2013-2014 Seasonal Flu Vaccine (includes H1N1) - National Multiple Sclerosis Society

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2013-2014 Seasonal Flu Vaccine (includes H1N1)

October 29, 2013

  • The 2013-2014 seasonal influenza (flu) immunization is a single preparation that provides immunity to three different flu virus strains. It contains anH3N2 virus, an influenza B virus and this year’s H1N1 virus, which means that only one ‘shot’ is needed.
  • The injectable flu vaccine, which is an ‘inactivated’ vaccine, is recommended for everyone over 6 months of age. It has been studied extensively in people with MS and is considered quite safe. The injectable flu vaccine may be taken by people who are taking an interferon medication, glatiramer acetate, mitoxantrone, natalizumab, fingolimod, teriflunomide, or dimethyl fumarate. Although there were early concerns that the vaccine might not be as effective in people taking natalizumab or fingolimod, recent data suggest that people taking those medications do mount an effective immune response to the vaccine. A recent study also confirmed the effectiveness of the vaccine in people taking teriflunomide. No similar study has been done to date with dimethyl fumarate; however, there is nothing about its mechanism of action that would interfere with the efficacy of the vaccine.
  • People who are experiencing a serious relapse that affects their ability to carry out activities of daily living should defer vaccination until 4-6 weeks after the onset of the relapse.
  • FluMist® is a live-virus flu vaccine(sometimes called LAIV for "live attenuated influenza vaccine”) that is delivered via a nasal spray. This live-virus vaccine is not recommended for people with MS. Live, attenuated vaccines are those whose biological activity has been reduced so that their ability to cause disease has been weakened but not totally inactivated.
  • A high-dose flu vaccine is available for people over age 65. This high-dose vaccine has not been studied in people with MS of any age. At present, the Centers for Disease Control is not recommending the high-dose vaccine over the seasonal flu vaccine for the general population.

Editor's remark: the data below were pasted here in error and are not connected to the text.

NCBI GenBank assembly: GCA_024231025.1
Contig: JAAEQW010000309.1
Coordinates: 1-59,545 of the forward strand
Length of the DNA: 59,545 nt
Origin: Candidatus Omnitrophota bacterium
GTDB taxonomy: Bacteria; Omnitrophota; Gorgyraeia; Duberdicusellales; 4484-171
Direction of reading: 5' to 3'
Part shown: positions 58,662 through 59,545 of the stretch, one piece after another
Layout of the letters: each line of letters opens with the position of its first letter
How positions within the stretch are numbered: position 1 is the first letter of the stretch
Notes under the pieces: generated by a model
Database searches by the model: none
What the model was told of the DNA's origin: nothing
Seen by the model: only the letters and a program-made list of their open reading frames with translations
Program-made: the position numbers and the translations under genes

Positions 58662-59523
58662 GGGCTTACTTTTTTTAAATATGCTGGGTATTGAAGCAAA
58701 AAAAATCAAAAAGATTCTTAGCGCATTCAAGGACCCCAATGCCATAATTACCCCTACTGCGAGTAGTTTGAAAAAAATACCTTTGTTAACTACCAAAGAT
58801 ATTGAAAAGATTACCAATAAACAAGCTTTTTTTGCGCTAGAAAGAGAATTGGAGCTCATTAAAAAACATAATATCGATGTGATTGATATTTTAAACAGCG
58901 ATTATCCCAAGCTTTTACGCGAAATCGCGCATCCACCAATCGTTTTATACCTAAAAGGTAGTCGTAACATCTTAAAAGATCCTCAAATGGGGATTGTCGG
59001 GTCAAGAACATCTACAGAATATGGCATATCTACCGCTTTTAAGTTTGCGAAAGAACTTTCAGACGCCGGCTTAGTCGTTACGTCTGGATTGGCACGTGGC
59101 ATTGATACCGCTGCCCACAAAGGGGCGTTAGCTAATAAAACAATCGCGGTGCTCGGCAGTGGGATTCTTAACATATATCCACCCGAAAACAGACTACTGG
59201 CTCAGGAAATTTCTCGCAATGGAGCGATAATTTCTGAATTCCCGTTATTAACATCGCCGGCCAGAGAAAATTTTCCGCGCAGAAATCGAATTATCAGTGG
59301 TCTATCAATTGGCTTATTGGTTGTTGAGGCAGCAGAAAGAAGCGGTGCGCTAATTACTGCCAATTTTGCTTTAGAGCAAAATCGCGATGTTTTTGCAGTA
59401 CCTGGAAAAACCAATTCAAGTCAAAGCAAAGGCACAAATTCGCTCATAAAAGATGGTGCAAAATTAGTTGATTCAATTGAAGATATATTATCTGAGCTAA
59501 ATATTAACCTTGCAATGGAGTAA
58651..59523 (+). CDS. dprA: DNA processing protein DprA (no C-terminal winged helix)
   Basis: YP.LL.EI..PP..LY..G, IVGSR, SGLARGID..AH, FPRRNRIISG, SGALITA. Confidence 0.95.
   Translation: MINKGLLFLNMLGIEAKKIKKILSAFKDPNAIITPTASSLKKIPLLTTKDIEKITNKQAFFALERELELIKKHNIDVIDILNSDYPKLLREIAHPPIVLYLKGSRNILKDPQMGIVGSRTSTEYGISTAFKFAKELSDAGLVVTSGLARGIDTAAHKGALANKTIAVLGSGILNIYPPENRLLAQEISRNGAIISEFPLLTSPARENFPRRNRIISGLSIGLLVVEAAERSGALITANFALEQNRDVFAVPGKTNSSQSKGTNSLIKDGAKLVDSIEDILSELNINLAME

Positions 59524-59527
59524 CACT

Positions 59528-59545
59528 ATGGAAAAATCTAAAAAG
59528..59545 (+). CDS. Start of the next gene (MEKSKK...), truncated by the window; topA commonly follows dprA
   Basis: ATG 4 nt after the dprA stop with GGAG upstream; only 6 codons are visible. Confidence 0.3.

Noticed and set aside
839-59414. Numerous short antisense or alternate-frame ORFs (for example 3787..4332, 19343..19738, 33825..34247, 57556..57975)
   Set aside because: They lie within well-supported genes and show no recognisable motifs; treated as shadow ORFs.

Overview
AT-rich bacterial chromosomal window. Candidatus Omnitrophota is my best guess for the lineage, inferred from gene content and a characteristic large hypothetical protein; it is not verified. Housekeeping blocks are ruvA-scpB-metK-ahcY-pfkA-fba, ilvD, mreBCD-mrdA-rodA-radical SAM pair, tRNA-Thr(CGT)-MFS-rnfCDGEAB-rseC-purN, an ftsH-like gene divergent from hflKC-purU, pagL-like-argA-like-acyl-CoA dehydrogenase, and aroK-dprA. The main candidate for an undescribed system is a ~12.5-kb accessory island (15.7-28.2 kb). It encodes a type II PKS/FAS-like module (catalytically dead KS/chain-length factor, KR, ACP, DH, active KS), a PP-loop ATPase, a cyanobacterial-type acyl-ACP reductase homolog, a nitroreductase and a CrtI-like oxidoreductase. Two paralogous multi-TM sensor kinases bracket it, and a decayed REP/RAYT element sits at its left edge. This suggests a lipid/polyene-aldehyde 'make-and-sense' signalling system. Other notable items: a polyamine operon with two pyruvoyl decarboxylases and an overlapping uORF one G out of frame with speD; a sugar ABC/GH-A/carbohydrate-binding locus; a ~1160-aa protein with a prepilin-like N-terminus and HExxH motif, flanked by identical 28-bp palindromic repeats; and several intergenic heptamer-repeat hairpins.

The flu virus (like any other virus) can precipitate MS exacerbations, and people with limited mobility are more likely to develop complications of the flu, including pneumonia.  The Society's National Medical Advisors recommend the seasonal flu shot as a safe and effective vaccination for people with MS.

Additional information about flu can be found at:

If you have any questions about the flu vaccine, contact the Society's Information Resource Center at 1-800-344-4867.

About Multiple Sclerosis

Multiple sclerosis, an unpredictable, often disabling disease of the central nervous system, interrupts the flow of information within the brain, and between the brain and body. Symptoms range from numbness and tingling to blindness and paralysis. The progress, severity and specific symptoms of MS in any one person cannot yet be predicted, but advances in research and treatment are moving us closer to a world free of MS. Most people with MS are diagnosed between the ages of 20 and 50, with at least two to three times more women than men being diagnosed with the disease. MS affects more than 2.3 million people worldwide.

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